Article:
.........which as I mentioned previously, was not a quick took time to make those arrangements and thus some records of these people exist in England as well..

there was a small and active French culture in New England............but who clearly Anglicized themselves quite a bit: such as the Melansons..........

Otherwise, most worship went on in the reform churches and most records still exist today and need to be Sirre would be the preferred way of spelling LeSueur for the Dutch and English.



There remains only a few speculative possibilities as to how Pierre got to Acadia other than mentioned already:............

but no evidence at all to support any of these theories..........unlike the 2 viable theories listed earlier............

-possibly via Jean Talon and Nicholas Denys in their efforts to establish a mining industry from 1666 onwards: they brought over 150+ men from Dieppe..........the venture failed and what became of the men is hard to say................but in general: labourers are not consistent with Pierres level of education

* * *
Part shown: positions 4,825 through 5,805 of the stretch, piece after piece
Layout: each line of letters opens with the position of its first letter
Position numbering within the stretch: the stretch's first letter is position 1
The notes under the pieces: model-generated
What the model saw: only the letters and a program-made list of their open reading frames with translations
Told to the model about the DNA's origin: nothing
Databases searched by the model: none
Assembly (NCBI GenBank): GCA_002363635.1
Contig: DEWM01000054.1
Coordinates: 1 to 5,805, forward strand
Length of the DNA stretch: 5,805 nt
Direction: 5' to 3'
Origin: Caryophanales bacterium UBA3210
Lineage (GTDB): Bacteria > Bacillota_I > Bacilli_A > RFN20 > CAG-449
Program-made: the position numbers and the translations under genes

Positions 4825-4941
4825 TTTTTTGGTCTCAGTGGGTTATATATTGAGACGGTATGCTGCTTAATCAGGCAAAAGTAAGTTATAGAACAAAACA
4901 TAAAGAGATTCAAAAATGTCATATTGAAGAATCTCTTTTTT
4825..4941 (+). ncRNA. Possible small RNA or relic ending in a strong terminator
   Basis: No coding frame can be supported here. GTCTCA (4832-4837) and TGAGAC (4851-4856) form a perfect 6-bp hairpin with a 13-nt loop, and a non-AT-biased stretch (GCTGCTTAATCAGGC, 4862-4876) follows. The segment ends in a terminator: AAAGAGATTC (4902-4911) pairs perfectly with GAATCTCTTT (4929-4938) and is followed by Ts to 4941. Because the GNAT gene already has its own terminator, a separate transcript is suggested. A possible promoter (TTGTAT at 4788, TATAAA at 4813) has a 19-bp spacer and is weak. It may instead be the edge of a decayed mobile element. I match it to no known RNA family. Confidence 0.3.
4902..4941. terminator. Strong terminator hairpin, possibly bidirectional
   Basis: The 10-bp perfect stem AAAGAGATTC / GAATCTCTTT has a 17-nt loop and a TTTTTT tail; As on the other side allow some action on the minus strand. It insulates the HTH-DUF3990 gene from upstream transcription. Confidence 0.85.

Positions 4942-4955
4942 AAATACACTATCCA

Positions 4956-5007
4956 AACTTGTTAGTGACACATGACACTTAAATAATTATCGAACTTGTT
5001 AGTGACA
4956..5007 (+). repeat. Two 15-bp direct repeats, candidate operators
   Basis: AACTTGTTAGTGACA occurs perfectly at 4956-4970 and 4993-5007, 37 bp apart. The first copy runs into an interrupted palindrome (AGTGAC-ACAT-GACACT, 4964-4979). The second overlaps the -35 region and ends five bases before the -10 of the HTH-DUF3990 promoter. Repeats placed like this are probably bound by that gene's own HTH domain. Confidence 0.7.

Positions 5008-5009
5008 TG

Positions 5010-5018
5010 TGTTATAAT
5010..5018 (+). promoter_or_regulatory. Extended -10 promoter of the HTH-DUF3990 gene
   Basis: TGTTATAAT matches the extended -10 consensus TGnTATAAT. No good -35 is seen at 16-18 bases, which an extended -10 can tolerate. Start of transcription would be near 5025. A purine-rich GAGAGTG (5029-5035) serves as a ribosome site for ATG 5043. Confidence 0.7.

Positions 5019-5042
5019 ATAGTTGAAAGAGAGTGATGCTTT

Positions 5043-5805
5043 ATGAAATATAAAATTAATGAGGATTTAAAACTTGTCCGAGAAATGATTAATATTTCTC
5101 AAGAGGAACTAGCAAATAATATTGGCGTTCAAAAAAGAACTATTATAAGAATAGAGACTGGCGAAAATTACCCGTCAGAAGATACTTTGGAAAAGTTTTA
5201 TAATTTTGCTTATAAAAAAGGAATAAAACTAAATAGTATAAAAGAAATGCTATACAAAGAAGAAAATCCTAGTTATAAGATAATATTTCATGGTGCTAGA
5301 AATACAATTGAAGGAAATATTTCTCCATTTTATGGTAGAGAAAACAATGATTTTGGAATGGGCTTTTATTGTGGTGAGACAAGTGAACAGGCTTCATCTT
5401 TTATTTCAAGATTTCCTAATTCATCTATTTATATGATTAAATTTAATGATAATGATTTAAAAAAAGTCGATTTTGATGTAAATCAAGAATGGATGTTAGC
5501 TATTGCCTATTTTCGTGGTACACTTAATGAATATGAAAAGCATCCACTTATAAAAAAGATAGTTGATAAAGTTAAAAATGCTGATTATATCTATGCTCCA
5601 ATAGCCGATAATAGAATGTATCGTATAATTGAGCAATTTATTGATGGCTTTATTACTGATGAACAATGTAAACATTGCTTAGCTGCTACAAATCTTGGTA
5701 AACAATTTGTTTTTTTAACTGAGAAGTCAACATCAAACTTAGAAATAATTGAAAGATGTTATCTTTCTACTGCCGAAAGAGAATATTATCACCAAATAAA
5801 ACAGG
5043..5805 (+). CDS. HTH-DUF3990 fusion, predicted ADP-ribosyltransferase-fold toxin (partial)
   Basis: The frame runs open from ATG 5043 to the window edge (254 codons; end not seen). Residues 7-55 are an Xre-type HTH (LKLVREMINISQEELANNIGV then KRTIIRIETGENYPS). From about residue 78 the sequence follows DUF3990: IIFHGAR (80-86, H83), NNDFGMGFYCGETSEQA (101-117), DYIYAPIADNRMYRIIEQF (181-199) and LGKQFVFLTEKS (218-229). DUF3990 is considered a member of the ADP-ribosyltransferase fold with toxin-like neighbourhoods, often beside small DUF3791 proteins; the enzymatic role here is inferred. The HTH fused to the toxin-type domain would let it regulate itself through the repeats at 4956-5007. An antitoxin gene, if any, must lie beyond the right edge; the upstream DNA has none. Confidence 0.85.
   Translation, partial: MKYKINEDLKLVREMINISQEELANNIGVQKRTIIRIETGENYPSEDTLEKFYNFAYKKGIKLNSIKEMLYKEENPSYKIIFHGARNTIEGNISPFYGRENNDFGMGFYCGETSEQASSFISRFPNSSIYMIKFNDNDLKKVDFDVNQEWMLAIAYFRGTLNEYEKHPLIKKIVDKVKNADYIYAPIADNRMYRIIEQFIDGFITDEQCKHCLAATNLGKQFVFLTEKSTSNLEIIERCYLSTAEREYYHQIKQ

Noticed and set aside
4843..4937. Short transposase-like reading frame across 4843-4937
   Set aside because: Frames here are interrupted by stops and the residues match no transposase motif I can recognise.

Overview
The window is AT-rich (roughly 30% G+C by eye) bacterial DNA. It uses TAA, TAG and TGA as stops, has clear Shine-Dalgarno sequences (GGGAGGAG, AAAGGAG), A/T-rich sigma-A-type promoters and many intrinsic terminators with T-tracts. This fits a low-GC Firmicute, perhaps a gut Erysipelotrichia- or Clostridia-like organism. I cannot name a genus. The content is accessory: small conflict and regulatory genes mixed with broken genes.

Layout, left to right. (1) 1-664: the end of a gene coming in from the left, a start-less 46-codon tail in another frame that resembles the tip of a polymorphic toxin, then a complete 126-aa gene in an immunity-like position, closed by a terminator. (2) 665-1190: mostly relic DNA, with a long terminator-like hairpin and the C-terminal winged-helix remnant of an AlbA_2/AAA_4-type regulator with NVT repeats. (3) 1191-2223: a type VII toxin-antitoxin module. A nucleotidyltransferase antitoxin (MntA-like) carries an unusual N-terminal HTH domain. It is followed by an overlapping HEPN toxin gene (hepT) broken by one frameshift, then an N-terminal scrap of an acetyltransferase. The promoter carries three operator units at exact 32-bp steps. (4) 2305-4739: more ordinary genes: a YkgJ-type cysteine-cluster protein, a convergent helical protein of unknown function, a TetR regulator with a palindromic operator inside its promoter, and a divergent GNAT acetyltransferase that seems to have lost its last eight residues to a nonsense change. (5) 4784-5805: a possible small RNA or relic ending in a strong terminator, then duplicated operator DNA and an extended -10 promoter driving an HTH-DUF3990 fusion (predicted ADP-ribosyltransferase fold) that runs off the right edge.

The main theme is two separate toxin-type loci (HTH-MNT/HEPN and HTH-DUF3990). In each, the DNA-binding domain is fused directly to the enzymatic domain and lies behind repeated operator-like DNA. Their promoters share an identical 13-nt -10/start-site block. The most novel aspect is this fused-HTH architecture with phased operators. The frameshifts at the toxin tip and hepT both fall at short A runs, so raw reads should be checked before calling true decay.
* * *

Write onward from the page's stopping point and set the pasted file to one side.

-possibly one of the 9 men brought to Gaspe by Talon during 1666 region from Nantes to kick start a fishing industry ...........this too failed...........

-one of Denys own soldiers: after he was burned out in 1668......the men were released. Denys did make contracts for men: but so far, none are found for Pierre.

-Le Borgne brought over 20 men engageé.........for Acadia in 1668 when he thought he was getting Acadia back............he did did the men stay or go one knows.....but again: it is unlikely Pierre would need to sign an engageé contract........and we should have found it by now anyway..............

- 1 Belgian Swiss engineer brought to inspect Gaspe for Talon......